4 things a multilingual family needs to be prepared for

by | Mar 27, 2013 | Babies, Being the parent in a multilingual family, Family life, Practical advice | 0 comments

4 things a multilingual family needs to be prepared for

So you have decided to bring up your son to speak your family’s languages – what will this mean for your family life? What will be different?

1. A little bit of extra effort

There is a bit of extra effort to be put in for you to succeed in raising your son to become a bilingual. You need to stay conscious about your own language use and not slip into the “wrong” language – even when he starts school and gets used to communicating in the majority language and subsequently also uses it when he comes home. To ensure that he becomes an active speaker of the language you need to keep track of how much exposure he gets to your language, as it may be less than you think and you need to find other ways to increase the amount of time he is exposed to it.

2. Time investment

You need to invest some of your time to make sure you reach your goal of a bilingual little boy – there is no way around it. “But what if I don’t have the time?” you might think. It is really not a question of time though, is it? It’s about priorities. Time is after all the single most democratic resource we all have – we get 24 hours a day, no more, no less. It’s how we use the time that is the deciding factor. If something is really important to us we find the time for it. If you want to, you will find the time to read to your son more often and spend more time doing things together.

3. Being different as a family

Although more and more families in today’s world are multilingual, there are still those who will raise an eyebrow at your family’s language use when out in the public. Some will also question your decision to raise bilingual child. You will need the confidence to continue your journey towards a multilingual family independent of others’ opinions. You will also need the patience to explain why you are doing it, as you will get asked – several times. It is also important to be aware of how the fact that you are different from other families affects your son – does he feel embarrassed? If yes, discuss it and find a compromise.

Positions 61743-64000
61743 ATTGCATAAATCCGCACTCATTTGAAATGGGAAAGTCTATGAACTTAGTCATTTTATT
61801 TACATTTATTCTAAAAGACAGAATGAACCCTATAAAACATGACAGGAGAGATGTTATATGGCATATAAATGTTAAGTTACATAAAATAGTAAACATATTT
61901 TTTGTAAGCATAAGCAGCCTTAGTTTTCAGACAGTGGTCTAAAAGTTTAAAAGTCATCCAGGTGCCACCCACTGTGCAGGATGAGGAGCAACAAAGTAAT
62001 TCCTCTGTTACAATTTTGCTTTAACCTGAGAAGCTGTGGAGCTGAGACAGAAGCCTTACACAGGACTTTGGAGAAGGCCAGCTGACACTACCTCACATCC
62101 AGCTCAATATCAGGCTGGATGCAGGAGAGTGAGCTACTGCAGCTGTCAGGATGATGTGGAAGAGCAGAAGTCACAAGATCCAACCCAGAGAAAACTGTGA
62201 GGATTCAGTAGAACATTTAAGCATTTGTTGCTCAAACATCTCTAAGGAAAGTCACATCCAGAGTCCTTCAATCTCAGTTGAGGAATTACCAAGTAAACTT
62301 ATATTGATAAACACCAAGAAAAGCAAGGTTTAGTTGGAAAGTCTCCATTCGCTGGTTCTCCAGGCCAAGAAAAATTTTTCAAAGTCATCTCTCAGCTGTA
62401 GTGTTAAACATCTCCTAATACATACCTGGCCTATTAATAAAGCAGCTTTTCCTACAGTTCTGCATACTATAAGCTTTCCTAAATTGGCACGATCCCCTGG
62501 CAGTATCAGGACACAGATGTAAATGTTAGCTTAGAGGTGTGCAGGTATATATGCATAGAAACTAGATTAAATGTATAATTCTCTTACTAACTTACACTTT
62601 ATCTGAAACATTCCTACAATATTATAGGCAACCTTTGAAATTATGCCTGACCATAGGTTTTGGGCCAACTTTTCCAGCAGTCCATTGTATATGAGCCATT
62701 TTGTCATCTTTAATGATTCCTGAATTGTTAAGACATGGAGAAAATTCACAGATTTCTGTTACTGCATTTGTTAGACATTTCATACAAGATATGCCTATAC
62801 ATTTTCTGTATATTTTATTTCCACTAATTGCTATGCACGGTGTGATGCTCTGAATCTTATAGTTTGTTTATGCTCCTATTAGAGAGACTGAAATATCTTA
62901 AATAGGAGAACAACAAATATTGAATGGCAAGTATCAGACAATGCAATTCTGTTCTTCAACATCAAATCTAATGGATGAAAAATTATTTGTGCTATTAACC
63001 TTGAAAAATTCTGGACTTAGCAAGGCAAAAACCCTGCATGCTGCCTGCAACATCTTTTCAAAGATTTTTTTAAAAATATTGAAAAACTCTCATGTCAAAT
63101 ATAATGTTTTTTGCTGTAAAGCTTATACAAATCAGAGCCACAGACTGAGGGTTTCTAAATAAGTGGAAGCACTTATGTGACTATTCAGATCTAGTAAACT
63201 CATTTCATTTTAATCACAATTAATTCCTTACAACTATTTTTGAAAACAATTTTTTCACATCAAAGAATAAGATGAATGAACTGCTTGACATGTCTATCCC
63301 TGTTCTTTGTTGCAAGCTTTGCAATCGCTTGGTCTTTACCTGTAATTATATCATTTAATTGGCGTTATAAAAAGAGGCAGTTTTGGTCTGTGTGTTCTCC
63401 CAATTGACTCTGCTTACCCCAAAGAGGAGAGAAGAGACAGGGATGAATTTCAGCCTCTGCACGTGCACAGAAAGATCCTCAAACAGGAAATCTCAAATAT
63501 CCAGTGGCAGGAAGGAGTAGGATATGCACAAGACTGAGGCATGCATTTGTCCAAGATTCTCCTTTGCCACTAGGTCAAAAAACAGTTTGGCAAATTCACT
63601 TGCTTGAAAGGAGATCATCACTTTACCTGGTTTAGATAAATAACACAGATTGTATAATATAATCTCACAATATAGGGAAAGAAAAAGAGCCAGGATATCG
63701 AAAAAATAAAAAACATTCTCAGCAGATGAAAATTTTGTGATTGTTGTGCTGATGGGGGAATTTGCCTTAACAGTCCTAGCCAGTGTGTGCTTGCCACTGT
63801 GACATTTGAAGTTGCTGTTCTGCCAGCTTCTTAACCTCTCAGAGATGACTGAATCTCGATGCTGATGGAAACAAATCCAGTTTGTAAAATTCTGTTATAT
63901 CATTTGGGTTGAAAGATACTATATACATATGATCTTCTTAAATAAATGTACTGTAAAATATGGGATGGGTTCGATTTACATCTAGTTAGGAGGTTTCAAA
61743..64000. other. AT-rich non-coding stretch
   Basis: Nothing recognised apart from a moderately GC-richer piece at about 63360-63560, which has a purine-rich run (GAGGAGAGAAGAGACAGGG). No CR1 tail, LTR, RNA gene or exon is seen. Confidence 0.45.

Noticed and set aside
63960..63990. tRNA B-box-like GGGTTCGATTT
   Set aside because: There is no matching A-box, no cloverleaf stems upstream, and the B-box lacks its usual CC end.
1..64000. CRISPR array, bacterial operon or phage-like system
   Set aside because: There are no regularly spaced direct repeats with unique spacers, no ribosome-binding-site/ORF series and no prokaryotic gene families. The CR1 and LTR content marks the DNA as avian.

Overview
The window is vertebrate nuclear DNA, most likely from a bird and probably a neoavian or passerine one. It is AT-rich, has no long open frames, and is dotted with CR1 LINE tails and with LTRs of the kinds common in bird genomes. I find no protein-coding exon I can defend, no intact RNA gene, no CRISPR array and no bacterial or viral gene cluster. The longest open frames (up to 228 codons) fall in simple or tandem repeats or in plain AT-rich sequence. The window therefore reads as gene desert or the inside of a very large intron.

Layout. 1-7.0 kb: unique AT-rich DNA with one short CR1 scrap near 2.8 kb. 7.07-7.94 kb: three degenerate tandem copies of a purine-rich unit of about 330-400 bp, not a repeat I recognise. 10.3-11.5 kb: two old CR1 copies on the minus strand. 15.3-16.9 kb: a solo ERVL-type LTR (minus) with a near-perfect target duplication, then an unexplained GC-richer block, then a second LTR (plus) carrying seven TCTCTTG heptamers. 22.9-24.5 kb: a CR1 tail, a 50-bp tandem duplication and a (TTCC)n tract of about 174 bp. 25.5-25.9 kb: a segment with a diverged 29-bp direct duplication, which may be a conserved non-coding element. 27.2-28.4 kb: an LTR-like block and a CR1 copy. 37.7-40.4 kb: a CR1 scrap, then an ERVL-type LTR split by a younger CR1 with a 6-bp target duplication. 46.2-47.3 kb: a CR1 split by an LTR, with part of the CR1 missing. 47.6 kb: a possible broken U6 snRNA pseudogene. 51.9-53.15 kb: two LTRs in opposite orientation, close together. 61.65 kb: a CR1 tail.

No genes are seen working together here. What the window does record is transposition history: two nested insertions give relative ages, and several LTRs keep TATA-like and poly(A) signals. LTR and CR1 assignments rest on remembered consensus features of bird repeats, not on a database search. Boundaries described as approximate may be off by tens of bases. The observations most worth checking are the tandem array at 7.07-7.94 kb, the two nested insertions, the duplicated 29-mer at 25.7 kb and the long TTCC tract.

4. Choices, choices, choices

There are an abundance of decisions you will have to make with regards to your family. If your child is not born yet, there is the question of choosing the name – can it be easily pronounced in both languages, does it have any unwanted connotations in any of the languages, will it be acceptable to both sides of the family? Traditions – which ones to follow and should you create new ones? TV programmes, films, DVDs, books, magazines, etc. – which language should they be in? Holidays – are you going to spend all family holidays where your son can practice his language skills? What to speak when monolingual friends and family members are present?

Being aware of these factors in advance will make it easier to tackle any challenges you may encounter on the way. I wish you all the best!

May the peace and power be with you.


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